Optimizing Your Cloud Footprint: The Minimal Server Interface in Windows Server 2012

The Minimal Server Interface can provide a happy medium when Server Core is challenging (due to lack of connectivity for remote administration), and reduces the server footprint. I find customers are generally unsure as to what UI elements are available in the Minimal Server Interface. Here is some information to clear this up and provide a bit more detail than I found in any one place.

What can you run in the Minimal Server Interface?

You can still access many UI management elements in the Minimal Server Interface, including.

  • You can launch Server Manager, simply by typing ServerManager
  • You can launch PowerShell from the default command prompt simply by typing PowerShell.
  • You can launch many of the existing MMC snap-ins you are likely familiar with, such as Services (Services.msc) and Event Viewer (Eventvwr.msc)

For a full list of Control Panel command line syntax, see Control Panel Applets and Command Line Launch Options for Windows 8 and Windows Server 2012

NOTE: Not all Control Panel shortcuts will be functional, but a surprising number will launch just as they would in the full GUI.

PowerShell for Switching from Full Server to Minimal to Core (and back again)

In Windows Server 2012, you can move between UI levels without reinstallation and in some cases, without a reboot. The one challenge is the move from Server Core back to Full Server. The process for moving between UI levels in Windows Server 2012 is shown below.

Full Server to Server Core

Remove-WindowsFeature Server-Gui-Mgmt-Infra -Restart

Full Server to Minimal Server Interface

To remove the server graphical shell, which reduces the GUI server installation to a Minimal Server Interface installation, run:

Remove-WindowsFeature Server-Gui-Shell

Server Core to Minimal Server Interface

Install-WindowsFeature Server-Gui-Mgmt-Infra -Restart

Server Core to Full Server

Adding Server Shell components to a Windows Server 2012 Core installation is a more involved process than the one line it takes to remove the GUI layers to go to Minimal Server Interface and then finally Server Core. This is due to the fact that in a Server Core installation the actual binaries for Server Shell do not reside on the local computer. This is how a Server Core installation achieves a smaller footprint in the first place. If you run this PowerrShell cmdlet

Get-WindowsFeature

you can see the install state of features in the Install State column (see image below). Removed means the binaries are not on the local drive.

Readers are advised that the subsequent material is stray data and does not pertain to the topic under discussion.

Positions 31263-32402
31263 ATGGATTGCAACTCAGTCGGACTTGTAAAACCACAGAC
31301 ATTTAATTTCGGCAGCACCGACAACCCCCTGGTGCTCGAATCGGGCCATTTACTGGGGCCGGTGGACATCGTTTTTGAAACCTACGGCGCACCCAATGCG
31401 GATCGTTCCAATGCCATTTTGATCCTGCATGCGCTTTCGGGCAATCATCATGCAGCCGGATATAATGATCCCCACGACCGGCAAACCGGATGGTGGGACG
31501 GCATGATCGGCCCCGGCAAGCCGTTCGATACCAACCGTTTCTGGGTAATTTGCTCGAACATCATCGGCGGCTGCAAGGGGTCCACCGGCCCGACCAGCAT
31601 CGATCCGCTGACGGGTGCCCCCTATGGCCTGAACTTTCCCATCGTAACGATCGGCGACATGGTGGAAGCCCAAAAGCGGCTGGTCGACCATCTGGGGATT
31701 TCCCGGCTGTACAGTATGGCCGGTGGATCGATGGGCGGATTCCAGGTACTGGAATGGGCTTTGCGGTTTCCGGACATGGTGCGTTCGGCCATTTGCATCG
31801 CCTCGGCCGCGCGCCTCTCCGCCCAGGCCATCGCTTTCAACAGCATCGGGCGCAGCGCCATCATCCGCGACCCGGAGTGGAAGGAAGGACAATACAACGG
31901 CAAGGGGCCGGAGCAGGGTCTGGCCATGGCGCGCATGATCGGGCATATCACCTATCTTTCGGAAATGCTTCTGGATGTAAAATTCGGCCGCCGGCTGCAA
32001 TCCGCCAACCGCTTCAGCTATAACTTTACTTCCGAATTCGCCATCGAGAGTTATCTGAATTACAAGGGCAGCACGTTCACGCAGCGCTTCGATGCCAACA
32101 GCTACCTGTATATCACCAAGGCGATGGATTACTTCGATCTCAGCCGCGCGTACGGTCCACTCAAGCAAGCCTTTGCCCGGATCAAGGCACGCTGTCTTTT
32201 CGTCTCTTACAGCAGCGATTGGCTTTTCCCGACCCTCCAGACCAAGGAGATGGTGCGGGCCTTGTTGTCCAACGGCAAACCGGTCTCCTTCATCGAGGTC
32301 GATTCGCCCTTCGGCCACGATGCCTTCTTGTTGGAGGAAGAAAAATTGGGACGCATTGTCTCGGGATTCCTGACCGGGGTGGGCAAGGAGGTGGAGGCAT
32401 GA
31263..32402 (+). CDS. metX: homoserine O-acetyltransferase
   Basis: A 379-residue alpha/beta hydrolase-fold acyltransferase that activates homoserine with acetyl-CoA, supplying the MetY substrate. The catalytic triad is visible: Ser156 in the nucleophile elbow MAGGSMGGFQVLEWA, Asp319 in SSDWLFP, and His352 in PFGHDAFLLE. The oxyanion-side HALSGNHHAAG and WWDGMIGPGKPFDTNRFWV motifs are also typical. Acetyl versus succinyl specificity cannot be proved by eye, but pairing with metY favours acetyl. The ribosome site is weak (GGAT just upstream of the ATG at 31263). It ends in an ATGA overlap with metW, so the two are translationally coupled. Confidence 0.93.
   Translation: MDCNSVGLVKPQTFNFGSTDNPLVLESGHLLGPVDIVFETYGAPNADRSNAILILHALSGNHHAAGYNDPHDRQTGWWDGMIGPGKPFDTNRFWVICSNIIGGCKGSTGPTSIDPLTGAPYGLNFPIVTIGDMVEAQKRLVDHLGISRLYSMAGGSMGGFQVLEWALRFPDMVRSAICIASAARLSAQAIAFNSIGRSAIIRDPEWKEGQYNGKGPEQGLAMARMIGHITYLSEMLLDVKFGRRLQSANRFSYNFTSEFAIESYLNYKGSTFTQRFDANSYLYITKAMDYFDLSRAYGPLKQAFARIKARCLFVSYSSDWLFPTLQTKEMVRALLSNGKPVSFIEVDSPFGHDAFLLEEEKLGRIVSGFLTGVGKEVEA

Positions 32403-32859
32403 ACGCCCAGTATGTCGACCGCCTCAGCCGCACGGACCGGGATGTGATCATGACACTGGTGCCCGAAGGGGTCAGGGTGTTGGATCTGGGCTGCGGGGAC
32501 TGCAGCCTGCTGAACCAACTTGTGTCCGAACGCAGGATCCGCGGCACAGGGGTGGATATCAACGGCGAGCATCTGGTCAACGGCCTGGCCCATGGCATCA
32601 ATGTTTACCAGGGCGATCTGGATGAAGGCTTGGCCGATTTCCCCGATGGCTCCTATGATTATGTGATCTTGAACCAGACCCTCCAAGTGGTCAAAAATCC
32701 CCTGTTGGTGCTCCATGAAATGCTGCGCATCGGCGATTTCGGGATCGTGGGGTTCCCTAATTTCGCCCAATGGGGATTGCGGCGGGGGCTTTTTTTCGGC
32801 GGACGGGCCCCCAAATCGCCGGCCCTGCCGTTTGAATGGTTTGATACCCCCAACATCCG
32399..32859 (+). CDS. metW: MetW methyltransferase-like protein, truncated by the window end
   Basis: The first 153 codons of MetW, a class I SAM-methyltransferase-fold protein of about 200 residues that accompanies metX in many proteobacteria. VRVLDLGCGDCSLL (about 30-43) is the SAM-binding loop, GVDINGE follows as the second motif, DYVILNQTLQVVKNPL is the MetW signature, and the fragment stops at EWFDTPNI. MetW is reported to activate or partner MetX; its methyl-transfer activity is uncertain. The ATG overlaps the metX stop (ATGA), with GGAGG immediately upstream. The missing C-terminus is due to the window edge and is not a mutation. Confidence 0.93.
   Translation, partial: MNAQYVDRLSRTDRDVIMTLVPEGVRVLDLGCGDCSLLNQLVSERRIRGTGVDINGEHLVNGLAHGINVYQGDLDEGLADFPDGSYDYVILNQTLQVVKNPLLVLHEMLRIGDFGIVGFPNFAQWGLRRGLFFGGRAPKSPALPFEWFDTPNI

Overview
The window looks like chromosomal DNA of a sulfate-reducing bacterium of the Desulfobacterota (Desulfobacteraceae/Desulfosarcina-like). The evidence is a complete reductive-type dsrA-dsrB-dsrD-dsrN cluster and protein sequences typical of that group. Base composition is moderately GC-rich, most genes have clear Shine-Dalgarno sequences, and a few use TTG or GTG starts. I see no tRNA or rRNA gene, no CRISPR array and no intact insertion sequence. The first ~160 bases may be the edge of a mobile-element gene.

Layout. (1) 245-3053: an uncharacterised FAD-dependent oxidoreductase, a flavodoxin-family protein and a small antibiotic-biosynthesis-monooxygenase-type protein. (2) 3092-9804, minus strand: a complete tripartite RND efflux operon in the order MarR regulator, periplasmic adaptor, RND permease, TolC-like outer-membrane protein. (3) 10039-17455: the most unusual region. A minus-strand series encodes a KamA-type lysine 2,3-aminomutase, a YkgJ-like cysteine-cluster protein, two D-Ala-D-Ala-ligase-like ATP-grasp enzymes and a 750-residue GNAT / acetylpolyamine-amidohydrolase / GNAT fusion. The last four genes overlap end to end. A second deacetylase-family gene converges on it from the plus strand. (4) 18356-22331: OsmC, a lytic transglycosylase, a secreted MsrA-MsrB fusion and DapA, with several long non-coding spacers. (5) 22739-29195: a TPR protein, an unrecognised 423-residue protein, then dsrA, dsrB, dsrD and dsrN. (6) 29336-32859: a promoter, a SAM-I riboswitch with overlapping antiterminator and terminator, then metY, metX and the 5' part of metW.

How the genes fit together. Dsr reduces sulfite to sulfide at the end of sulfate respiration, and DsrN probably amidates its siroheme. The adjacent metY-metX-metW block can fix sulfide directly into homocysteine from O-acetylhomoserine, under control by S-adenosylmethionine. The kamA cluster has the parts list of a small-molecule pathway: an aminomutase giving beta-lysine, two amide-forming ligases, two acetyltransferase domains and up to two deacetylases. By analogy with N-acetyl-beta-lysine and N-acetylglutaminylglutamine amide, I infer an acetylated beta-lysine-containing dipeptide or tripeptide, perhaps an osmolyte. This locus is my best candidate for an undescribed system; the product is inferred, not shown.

Windows PowerShell cmdlets and viewing the Install State column. The Removed value indicates the binaries that represent the feature do not reside on the hard drive. Therefore, you need to add the binaries to the installation before you can install them. Another indicator that the binaries do not exist in the installation is the error you receive when you try to install a feature that is removed. The Install-WindowsFeature cmdlet will chug along as though it is installing the Full UI, hang at around 60-65 percent, and then showing you this:

image

Provide Access to Installation Media

First, you need your WS2012 installation media to get access to the binaries into the installation. Windows installation files are stored in WIM files that are located in the \sources directory on the installation media. There are actually two different WIM files on the media. For this this process is INSTALL.WIM is the file we are interested in. Once you have mounted the Windows Server ISO to your VM running Server Core, get the drive letter for the install media. You can do this in PowerShell with:

Get-PSDrive

The ISO will be pretty easy to spot based on size (E: in my case)

image

Find and Mount the Appropriate INSTALL.WIM

Get the index of the image with the GUI (the Full Server in Windows Standard or Datacenter version).

Dism /get-wiminfo /wimfile:e:\sources\install.wim

In this case, 2 or 4 would be the appropriate index, depending on whether you have Standard or Datacenter installed. I have Windows Server 2012 Standard installed, so Index: 2 will be the image I need to mount.

image

Now mount that image

dism /mount-wim /WimFile:e:\sources\install.wim /Index:2 /MountDir:c:\mountdir /readonly

Now you can reinstall the Full Server GUI. Notice here we install the equivalent of minimal interface + addition UI to achieve full server

Install-WindowsFeature Server-Gui-Mgmt-Infra,Server-Gui-Shell –Restart –Source c:\mountdir\windows\winsxs

 

Please leave questions and feedback in the comments section below this post.

3 thoughts on “Optimizing Your Cloud Footprint: The Minimal Server Interface in Windows Server 2012

  1. Profile photo of Joe GasperJoe Gasper

    You can skip mounting the install.wim file, point directly at the file:

    Install-WindowsFeature Server-Gui-Shell -Source:wim:d:\sources\install.wim:2

    (The number at the end is the image index.)

    And if you decide to increase the GUIness of a system after it’s been running a while, make sure you are maintaining an updated install.wim file. When your system has newer patched files than in your source, you’ll have problems with the feature add. See:

    http://blogs.technet.com/b/joscon/archive/2013/06/24/3532554.aspx

    Adding the full GUI is one feature where we’ve encountered this problem.

    I appreciate systemcentercentral, thanks!

    -Joe

  2. Pingback: Minimal Server Interface for Windows Server 2012 | Anthony's Blog

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